There are different ways to carry out a lesson. Even if the students are the same level, the instructor must be able to understand if everyone can follow a “standard” teaching method or if it is necessary to change the lesson according to the students present in order to get the best results.


A private lesson gives the student one to one contact with the instructor. It allows the possibility to improve ones technique and question the instructor about the lesson in a more detailed fashion. In this kind of lesson, the choice of slope we use will be based on the ability of the individual student. Every exercise and piece of advice will be geared towards improving individual techinque.

As a result progress will be personal and made at ones own pace. If the student wants to ski in fresh powder or on steeper slopes, he only has to ask- even if he fancies a well earned coffee break!


It is possible to book lessons for one person or more. An increase in the number of students reduces one to one attention. For this reason it is advisable to book several lessons, even consecutive, especially if the number increases from 2 to 3 otherwise it may be difficult to guarantee a rewarding lesson. It is also important that there isn’t too much technical difference between students (eg. A skier who has minimal experience would find it difficult to share a lesson with a complete beginner, or someone who wants to ski in fresh powder could not ski with someone to still does snow plough)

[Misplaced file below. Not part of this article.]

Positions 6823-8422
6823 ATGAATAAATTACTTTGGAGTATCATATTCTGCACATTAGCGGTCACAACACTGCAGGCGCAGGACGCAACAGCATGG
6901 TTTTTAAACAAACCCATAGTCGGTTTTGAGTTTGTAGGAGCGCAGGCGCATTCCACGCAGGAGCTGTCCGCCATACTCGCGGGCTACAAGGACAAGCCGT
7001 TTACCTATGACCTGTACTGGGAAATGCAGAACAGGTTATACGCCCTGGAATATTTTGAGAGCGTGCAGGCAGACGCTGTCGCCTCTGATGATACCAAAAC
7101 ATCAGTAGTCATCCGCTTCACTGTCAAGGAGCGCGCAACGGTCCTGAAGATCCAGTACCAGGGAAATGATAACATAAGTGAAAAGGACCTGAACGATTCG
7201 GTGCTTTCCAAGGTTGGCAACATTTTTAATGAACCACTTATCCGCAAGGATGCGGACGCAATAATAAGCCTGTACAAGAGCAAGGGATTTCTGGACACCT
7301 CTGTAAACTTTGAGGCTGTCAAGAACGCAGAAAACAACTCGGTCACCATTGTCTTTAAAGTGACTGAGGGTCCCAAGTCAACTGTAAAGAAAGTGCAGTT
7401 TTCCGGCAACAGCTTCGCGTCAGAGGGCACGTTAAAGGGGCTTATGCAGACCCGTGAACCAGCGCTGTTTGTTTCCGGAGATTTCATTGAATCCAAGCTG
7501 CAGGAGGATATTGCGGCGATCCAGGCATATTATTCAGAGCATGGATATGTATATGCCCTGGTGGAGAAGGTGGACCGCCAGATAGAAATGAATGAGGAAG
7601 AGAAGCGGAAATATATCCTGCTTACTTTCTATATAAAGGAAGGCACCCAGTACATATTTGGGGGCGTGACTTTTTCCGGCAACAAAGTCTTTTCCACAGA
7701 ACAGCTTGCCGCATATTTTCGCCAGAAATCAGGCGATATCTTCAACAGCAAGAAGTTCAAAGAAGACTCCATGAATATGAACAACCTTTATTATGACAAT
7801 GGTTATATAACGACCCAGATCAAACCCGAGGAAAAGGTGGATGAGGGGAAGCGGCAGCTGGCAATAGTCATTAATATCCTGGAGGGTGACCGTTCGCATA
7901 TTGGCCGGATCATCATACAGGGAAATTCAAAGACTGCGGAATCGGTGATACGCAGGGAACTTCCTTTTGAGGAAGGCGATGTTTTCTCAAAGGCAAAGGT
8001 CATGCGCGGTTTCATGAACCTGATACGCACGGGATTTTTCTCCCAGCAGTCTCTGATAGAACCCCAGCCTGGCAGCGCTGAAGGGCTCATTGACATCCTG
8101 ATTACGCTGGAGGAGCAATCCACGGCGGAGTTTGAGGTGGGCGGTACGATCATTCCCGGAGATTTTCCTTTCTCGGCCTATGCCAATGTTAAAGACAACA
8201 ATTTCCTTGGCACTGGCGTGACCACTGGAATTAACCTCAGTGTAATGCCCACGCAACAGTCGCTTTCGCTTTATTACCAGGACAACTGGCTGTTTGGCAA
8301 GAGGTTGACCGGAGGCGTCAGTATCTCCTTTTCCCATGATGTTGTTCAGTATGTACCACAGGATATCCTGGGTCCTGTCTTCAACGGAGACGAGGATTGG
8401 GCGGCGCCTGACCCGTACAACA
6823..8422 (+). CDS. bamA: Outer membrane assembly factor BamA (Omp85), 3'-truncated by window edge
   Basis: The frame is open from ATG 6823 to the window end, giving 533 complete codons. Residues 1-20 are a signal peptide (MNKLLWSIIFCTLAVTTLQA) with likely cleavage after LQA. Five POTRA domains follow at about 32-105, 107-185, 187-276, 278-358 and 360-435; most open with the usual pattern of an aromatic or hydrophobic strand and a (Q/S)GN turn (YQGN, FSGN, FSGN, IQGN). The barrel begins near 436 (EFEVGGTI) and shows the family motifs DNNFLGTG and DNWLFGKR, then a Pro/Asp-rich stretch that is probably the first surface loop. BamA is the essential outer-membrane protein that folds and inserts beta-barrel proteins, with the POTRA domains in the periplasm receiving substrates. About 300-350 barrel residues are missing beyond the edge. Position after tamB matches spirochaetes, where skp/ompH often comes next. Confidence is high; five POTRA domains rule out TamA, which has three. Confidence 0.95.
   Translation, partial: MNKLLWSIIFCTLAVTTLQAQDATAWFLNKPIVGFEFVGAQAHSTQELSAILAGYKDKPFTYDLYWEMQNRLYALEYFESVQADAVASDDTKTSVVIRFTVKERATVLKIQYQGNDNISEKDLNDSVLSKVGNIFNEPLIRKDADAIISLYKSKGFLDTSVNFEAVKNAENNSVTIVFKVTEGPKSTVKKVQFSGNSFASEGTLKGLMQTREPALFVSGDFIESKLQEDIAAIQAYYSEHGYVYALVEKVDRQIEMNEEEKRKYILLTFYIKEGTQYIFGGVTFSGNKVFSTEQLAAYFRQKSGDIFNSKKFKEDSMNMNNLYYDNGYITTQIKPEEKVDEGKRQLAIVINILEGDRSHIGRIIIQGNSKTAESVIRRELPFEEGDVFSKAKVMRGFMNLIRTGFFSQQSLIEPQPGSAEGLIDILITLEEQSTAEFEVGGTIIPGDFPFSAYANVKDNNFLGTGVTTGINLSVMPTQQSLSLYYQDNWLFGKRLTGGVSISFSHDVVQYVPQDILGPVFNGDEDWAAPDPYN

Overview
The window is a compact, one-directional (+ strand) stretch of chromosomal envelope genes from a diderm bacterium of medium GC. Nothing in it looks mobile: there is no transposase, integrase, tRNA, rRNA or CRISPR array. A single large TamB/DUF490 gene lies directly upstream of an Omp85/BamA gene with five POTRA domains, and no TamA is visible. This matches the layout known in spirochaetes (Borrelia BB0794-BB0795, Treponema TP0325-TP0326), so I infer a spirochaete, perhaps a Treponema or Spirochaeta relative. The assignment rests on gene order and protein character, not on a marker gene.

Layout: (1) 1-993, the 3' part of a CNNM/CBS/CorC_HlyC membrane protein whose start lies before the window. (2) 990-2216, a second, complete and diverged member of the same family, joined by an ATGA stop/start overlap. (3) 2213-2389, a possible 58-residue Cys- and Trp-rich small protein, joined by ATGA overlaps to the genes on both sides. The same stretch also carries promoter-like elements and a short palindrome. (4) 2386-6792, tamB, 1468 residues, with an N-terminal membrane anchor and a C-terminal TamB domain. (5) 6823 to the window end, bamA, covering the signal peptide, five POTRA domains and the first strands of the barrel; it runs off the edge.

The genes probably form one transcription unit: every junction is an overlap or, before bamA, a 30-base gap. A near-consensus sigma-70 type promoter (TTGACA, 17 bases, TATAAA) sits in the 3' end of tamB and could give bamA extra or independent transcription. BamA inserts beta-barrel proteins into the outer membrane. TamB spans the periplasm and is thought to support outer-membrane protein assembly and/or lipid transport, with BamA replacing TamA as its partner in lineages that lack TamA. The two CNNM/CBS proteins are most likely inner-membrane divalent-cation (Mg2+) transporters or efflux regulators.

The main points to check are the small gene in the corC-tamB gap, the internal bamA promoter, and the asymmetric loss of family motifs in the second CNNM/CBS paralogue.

A mixed level group is possible for skiers new to the area and who want to be guided around the mountain to discover the Milky way for the first time.

Should you consider ski school group lessons? Why not? Obviously the instructor cannot dedicate his time to each individual student in the class like in a private lesson but if someone is looking for the social aspect of skiing, to spend time in the company of others then the goup lesson is perfect.


The primary aim is to ensure the child gains confidence on the snow and with sliding action. Above all, it is important that the child learns in the easiest way possible how to move with heavy, uncomfortable and strange “new” equipment on their feet. As a parent I would feel a duty to advise what is appropriate for each child in order to learn in a healthy and enjoyable way. Once the child feels safe on the snow, I would suggest group lessons so as to be in the company of other children and be stimulated by them. A private lesson from time to time so as not to forget the basics will be necessary.

One of the most frequently asked questions is at what age can children start skiing? Personally I think age 3 and above is fine obviously as long as the individual child is autonomous and has good coordination skills.